doubtful about the prospects for peacetime, multilateral naval cooperation. Much of the doubt
came from ingrained habits of thought, not from a dispassionate examination of historical
experience. The major stumbling block came from the fact that navies are nearly always thought
of in national terms. We all tell our citizens and our sailors that the navy represents the nation.
Everything about navies is organised in national terms. We have fought on the decks of our
ships for our own nation. For this, we fly our national flag and our ships often carry evocative
national names: the names of heroes, battles, symbols, or places that link our ships and sailors
to our national heritage. Sometimes it can seem improper, even sacrilegious, to think of our
navy operating in another context.
In the mid-1960s, when some naval officers in NATO first suggested the idea of the Standing
Naval Force Atlantic, senior NATO leaders were extremely sceptical that it could succeed.
Yet, over the following thirty years and more, STANAVFORLANT (or SNFL as it is alternatively
known) has shown itself to be a model multilateral force, with command rotating among all
national participants, each on an equal footing with ships and shipmates from other countries;
the smaller countries contributions not being dominated by the larger. Over the years, within
the context of NATO, common naval tactics, publications, communication equipment, and
procedures evolved while working toward greater standardisation in logistics and repair parts.
While the Standing Naval Force went on to see its first combat action in the Adriatic, NATO
maritime procedures also became models for maritime operations in the Persian Gulf and off
Haiti. These wider experiences in the early 1990s showed that multilateral naval operations
[5] John B Hattendorf, The Third Alan Villiers Memorial Lecture: The Naval War of 1812 in International Perspective, Mariners
Mirror, Vol. 99, No. 1, February 2013, pp. 5-22.
[6] John B Hattendorf, Admiral Richard G. Colbert: Pioneer in Building Global Maritime Partnerships, Naval War College Review,
Vol. 61, No. 3, Summer 2008, pp. 109-130.

What is a Maritime Strategy?

could effectively take place outside a strongly structured alliance through the use of the United
Nations, regional organisations and even ad hoc arrangements.
As defence budgets decline and navies grow smaller, the range of their responsibilities remains
unchanged and may even grow. One effective way of dealing with these facts is to develop
multinational maritime strategies. In 1995, to meet requests from many parts of the world,
the US Naval Doctrine Command distributed a draft manual to facilitate multilateral naval
operations for this purpose in various parts of the world.[7]
Taken overall, the experiences of the twentieth century clearly show that there is no one
maritime strategy that is valid for all situations. Maritime strategy changes with the context,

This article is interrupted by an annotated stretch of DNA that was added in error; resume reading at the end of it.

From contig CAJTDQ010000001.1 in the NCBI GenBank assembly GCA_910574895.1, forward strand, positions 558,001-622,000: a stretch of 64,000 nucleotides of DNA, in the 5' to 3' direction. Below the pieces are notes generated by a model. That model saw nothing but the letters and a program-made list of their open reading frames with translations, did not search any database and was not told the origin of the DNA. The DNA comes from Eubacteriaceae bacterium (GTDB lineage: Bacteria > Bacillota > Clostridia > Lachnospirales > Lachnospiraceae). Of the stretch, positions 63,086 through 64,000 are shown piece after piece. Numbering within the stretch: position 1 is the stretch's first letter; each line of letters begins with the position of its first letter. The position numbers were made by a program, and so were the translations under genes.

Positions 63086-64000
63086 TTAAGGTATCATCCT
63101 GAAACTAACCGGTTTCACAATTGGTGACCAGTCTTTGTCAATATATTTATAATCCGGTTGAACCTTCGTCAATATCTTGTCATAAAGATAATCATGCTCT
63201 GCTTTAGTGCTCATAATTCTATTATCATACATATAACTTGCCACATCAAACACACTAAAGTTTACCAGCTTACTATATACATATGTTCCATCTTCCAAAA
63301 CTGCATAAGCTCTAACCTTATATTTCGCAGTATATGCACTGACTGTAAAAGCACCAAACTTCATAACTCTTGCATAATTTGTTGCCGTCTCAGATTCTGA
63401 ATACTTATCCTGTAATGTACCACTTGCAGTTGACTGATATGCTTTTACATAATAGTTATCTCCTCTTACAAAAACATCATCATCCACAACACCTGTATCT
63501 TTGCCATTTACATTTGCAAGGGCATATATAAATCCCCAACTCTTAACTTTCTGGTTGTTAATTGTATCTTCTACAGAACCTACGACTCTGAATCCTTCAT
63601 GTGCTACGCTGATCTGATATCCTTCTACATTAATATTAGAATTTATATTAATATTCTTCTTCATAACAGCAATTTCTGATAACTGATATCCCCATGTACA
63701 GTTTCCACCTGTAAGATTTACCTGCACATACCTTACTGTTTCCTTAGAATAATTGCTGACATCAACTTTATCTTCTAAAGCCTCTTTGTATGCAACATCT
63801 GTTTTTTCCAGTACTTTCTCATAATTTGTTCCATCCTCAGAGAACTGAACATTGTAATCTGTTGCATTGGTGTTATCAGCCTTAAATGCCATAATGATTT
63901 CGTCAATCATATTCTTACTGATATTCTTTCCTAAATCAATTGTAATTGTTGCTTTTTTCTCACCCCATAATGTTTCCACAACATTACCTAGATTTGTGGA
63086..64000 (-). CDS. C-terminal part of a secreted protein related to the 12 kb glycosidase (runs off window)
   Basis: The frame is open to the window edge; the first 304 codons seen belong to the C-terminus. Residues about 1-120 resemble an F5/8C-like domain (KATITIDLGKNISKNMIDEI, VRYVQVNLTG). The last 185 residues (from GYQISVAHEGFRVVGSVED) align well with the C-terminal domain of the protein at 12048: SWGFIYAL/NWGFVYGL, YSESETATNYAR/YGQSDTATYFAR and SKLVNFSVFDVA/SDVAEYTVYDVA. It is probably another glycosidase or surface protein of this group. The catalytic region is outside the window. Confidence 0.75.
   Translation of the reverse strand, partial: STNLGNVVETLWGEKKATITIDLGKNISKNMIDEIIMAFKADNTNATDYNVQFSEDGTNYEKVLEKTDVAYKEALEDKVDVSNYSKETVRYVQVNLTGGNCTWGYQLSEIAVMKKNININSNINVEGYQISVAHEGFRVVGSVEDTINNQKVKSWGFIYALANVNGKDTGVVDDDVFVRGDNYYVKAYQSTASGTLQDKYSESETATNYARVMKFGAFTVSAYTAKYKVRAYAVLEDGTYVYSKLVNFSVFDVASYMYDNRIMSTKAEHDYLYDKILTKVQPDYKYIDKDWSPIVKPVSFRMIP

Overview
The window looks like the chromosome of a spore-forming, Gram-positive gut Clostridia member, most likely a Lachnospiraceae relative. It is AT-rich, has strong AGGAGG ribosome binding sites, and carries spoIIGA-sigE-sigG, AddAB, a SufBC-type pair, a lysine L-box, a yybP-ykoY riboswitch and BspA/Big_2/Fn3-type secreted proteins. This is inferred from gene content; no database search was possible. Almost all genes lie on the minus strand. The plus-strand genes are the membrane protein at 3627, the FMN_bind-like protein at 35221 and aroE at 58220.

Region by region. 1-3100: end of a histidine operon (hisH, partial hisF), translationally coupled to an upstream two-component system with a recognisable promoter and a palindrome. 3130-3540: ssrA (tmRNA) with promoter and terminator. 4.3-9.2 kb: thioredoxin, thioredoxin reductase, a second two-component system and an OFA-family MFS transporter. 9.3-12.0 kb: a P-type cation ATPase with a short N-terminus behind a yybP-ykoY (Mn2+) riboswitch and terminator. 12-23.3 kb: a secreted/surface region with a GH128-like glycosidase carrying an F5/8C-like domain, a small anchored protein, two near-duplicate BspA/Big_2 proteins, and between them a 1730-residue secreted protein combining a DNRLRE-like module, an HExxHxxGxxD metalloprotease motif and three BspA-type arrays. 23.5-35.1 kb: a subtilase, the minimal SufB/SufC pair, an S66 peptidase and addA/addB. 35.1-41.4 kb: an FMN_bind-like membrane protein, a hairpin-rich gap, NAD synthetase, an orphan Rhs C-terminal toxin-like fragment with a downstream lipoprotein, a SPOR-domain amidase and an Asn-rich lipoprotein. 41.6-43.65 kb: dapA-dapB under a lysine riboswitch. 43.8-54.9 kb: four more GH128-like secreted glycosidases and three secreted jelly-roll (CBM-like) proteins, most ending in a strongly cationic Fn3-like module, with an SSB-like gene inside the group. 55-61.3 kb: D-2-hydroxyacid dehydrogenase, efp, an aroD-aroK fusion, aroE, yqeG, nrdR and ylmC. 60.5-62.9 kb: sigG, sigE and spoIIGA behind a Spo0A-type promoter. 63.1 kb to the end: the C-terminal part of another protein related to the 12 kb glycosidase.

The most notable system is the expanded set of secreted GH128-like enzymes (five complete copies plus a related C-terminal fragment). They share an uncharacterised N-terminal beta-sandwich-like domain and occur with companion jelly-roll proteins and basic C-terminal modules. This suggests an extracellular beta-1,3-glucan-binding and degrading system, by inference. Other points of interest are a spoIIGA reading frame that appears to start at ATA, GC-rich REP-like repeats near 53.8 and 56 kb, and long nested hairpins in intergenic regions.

structure, national purposes, technologies, and equipment available. Our abstract understanding
of maritime strategy has also changed. As we examine strategy in history, particularly for the
twentieth century, we need to be aware of these changes and know that the theory of maritime
strategy has been evolving over time, even if the actors in history may or may not be aware of
the changes.

The Development of Maritime Strategic Thought

Nations have practiced maritime strategy for centuries, but historians, political scientists, and
theoreticians have only examined it analytically for a relatively short period of time. It was
nearly 125 years ago that Alfred Thayer Mahan pointed out the role of sea power in wartime
national policy, and it has been a century since Sir Julian Corbett first provided a more complete
theoretical statement of the principles for establishing control of the sea in wartime.[8]
During the period of the naval wars in the age of sail, few people looked at any kind of strategy
as a separate concept or area of practice; together, admirals and statesmen practised the craft
of maritime strategy as if it were part of one great continuum, rarely putting the reasons for
their actions on paper.
Although some historians object that leaders in this period did not think strategically, others
have countered that point by demonstrating how they acted strategically. At the very end of the
period of naval wars under sail only a few people, men such as Carl von Clausewitz and AntoineHenri Jomini, were beginning to think more abstractly about military strategyalthough not
maritime strategy.[9] Sailors continued to practice the craft of maritime strategy pragmatically
until the last quarter of the nineteenth century without worrying about this subject. Both seamen
and statesmen knew, from long practice, the characteristics and capabilities of their ships and
men; with that knowledge, they could easily calculate a maritime strategy.
In the 1870s and 1880s, something happened in navies. Suddenly, the maritime world seemed
different. Over the previous half-century, ships, weapons, and propulsion systems had changed.
These innovations changed the capabilities and characteristics of ships so dramatically that
people began to think that the old ways of practice had no relevance at all. Soon people saw
[7] See Michael Johnson, Peter Swartz and Patrick Roth, Doctrine for Partnership: A Framework for US Multinational Naval
Doctrine, Center for Naval Analyses, Alexandria VA, 1996, CRM 95-2-2/March 1996; Michael Johnson with Richard Kouhout and
Peter Swartz, Guidelines for the Worlds Maritime Forces in Conducting Multinational Operations: An Analytical Framework,
Center for Naval Analyses, Alexandria VA, 1996, CRM 95-119/March 1996. The Naval Doctrine Command was established in 1993
and disestablished in 1998; its functions were assumed by the Naval Warfare Development Command, established in 1998.
[8] AT Mahan, The Influence of Sea Power Upon History, 1660-1783, Little Brown, Boston, 1890. His related ideas on naval